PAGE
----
Final Acts of Self or Other Murder, and Suicide by Cop
A healthy and adaptive personality requires the ability, on balance, to understand the plight of others who are less fortunate. This develops in children by stressing the validity of their feelings and providing consistent self and unconditional attentive love. A temperament without integration of empathic competency is a mixture leading to consolidation of impulsivity, grandiosity, and heartlessness. That is, they lack a conscience and have associated cognitive inconsistencies, rigid maladaptive prejudices, and persistent irresponsibility. The unique and shared acute and chronic features of a consolidated narcissistic sociopath (narcissistic and antisocial personalities) can be particularly challenging and potentially dangerous.
Children who are raised with hostility or who are indifferently regarded by caregivers are taught that failure leads to less love and affection. The child’s sorrowful experiences of abuse, exclusion, abandonment, and/or humiliation, when re-experienced in older adolescence or young adulthood by shaming, may replicate the early narcissistic injury. This internalized trauma, often unobvious to or unanticipated by family, friends, clinicians, or teachers, can then be projected dimensionally (i.e., outwardly and murderously upon others, inwardly or savagely upon self, or both).
Yes/no binary thinking is particularly dangerous in medicine and mental health.Severe mental illness, including psychosis, is less reliably predictive of mass murder.Many mass shooters either take their own lives at the scene (final act) or were killed by law enforcement (suicide-by-cop).The distinctive and shared features of the narcissistic sociopath are unusually dangerous.A personality temperament without integration of empathic competency is a mixture leading to consolidation of impulsivity, grandiosity, and callousness.Recommendations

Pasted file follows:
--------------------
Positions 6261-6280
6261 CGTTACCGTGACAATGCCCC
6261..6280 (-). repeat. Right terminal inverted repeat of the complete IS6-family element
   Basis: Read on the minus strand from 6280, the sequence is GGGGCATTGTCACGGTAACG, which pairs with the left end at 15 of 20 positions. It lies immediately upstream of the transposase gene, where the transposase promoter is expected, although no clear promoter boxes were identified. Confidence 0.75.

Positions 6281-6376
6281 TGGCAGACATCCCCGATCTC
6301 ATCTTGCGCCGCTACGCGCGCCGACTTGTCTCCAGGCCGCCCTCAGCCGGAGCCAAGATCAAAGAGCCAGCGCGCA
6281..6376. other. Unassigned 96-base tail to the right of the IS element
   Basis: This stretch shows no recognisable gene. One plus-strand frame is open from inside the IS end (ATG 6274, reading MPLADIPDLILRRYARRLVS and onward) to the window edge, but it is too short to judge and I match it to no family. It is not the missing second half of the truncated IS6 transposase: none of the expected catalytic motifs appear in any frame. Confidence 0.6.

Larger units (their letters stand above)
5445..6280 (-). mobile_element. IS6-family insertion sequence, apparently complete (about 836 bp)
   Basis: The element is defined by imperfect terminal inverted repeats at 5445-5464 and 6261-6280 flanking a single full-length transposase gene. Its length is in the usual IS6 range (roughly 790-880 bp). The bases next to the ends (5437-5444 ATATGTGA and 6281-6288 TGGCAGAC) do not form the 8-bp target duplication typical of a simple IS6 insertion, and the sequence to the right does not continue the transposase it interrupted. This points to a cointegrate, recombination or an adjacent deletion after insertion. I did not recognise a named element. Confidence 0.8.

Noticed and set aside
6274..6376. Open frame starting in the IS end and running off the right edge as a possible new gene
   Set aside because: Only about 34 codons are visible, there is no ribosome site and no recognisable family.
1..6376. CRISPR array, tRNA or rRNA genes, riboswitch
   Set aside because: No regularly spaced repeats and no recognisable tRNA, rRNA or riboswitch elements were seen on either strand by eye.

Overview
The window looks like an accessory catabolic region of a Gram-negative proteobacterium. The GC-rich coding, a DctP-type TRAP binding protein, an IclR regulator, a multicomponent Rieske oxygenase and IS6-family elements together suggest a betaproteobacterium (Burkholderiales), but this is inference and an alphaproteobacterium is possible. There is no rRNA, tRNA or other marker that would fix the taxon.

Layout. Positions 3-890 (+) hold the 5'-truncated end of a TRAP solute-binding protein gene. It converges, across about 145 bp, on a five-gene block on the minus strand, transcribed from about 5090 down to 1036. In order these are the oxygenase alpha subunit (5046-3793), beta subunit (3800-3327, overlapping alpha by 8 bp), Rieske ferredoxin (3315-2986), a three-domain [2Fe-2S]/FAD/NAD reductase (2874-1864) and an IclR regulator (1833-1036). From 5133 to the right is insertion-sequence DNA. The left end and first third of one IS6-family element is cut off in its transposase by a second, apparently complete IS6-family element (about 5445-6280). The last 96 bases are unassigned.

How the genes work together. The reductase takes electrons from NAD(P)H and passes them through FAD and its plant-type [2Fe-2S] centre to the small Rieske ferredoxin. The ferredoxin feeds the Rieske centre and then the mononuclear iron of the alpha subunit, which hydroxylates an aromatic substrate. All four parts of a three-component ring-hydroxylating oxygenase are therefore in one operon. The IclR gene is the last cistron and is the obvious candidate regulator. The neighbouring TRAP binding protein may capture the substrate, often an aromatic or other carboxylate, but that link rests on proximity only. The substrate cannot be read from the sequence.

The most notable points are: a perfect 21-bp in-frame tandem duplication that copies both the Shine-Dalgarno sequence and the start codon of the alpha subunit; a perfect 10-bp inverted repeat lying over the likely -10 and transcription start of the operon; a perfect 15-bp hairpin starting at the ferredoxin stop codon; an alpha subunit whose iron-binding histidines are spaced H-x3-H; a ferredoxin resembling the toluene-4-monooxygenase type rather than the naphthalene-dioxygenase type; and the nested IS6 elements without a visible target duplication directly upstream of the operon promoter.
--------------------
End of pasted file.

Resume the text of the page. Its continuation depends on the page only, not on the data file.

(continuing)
Be suspicious of simplistic, single-plane analyses.Focus on early family dynamics and social drivers as significant violence accelerants, regardless of “pure” diagnosis, in persons when coupled with experienced or threatened interpersonal shame.The federal law background check for “mental defective” is obsolete, vague, and requires an upgraded and comprehensive definition.Beyond means restriction and safe storage, increase red flag law judicial burden of proof to “clear and convincing,” a standard consistent with mental health civil commitment.Universal and synchronized mental health background checks for all guns, including soft and higher ballistic armor sales, represent a potential solution to some categories of gun violence.It stands to reason that additional training in, and screening for, unusual violence phenotypes, with enhanced cooperation among schools, mental health, and legal institutions, should reasonably interrupt and reduce the rate and awful burden of deadly self-harm and other violence.
Russell Copelan, MD (Ret.),lives in Pensacola, Florida. He graduated from Stanford University and UCLA Medical School. He trained in neurosurgery and completed residency and fellowship in emergency department psychiatry at UC, Irvine and University of Colorado, Denver. He is a reviewer for Academic Psychiatry and founder of eMed Logic, a non-profit originator and distributor of violence assessments. Copelan is also a presenter for the National Association of School Psychologists (NASP) Speaker’s Bureau, and a consultant to the American Association of Suicidology.
Source : MedPageToday